Deciding which DAW is the best really depends on who is asking the question. Which is best for you really depends on what you are planning to work on, how you like to work, where you will work and who you are going to work with. The debate of which DAW is best, is usually narrowed down to the top five and more specifically Pro Tools verses the other four (Cubase, Sonar, Logic and Digital Performer). In all the discussion that I have heard, the best way the difference has been described is that Pro Tools is a machine and the others act like an instrument. So basically Pro Tools is set up like a functional tape machine, mixing console, and keyboard that is logically designed so that if you understand the controls you can make it do whatever you want. The other DAWs function more like an instrument that can become so familiar that it will practically play the next note for you by anticipating what you are trying to create and placing features in your path that will assist you in the creative process.
Are you an audio engineer who wants a tape machine and a console or are you a composer who wants a creative tool? If you answered yes to the first part, it doesn’t mean that you have to use Pro Tools or visa versa. It just means that you should look a little further into Pro Tools before jumping into something else. What if you said no to both? Maybe you would prefer Ableton Live, which is more for on-the-fly creation, being great for live performance, and for the non-perfectionist-listen-to-one-vowel-fifty-times audio engineer.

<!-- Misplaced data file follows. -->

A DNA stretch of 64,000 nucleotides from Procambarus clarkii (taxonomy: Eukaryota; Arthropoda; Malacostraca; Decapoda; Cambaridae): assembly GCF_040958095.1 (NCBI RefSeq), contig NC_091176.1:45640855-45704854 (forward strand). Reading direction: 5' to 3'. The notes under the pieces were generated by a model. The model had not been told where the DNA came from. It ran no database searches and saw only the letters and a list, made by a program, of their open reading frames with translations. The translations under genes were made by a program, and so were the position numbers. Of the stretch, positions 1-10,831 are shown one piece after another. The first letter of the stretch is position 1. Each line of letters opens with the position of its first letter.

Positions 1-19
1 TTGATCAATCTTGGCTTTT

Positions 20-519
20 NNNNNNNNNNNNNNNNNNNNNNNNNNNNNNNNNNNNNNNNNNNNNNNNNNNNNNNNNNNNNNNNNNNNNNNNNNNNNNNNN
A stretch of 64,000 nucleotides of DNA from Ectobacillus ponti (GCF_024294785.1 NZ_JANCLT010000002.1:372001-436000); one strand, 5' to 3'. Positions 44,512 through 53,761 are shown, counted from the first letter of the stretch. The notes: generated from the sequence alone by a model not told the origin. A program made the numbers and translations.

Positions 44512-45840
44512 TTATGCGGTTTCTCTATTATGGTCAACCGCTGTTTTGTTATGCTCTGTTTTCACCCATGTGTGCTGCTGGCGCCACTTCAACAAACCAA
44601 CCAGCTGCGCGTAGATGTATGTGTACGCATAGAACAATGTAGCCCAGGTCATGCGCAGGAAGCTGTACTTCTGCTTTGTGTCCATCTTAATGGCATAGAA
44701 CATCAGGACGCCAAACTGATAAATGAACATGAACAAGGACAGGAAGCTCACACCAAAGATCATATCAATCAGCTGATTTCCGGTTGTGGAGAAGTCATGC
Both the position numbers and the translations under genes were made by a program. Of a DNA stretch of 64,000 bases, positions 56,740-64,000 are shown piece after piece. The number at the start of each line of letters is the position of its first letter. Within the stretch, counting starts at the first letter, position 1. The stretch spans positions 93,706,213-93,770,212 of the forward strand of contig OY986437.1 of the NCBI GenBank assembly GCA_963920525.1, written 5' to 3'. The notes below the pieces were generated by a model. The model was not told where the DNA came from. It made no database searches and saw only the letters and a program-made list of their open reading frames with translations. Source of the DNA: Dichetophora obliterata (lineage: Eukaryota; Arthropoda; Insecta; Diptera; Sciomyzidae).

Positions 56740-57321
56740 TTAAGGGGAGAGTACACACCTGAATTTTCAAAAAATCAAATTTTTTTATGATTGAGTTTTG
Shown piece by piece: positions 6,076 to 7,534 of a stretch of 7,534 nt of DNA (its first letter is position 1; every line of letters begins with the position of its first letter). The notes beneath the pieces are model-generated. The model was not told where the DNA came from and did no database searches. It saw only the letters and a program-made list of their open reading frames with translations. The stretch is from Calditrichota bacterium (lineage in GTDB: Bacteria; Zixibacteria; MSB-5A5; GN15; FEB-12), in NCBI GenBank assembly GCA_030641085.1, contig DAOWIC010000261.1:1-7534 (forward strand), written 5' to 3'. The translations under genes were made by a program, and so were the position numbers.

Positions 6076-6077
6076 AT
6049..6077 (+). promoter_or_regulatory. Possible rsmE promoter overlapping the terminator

SCENARIOS and SOLUTIONS
Here are some SCENARIOs to help find SOLUTIONs or answers to the what, who, where and how questions discussed earlier.
What projects are you planning to work on?
SCENARIO: I want to record my traditional blues band.
SOLUTION: Pro Tools will function like a traditional studio allowing you to record, edit and mix audio tracks without MIDI features getting in your way. Cubase, Sonar, Adobe Audition and Pyramix also shine as a simple digital audio processors with minimal amounts of music-composition-helping features getting in the way.
SCENARIO: I want to be a film score composer.
ANSWER: Digital Performer and Logic are very commonly used by film composers to score to picture, but many will also have a Pro Tools system in order to create stems for the re-recording mix of the film.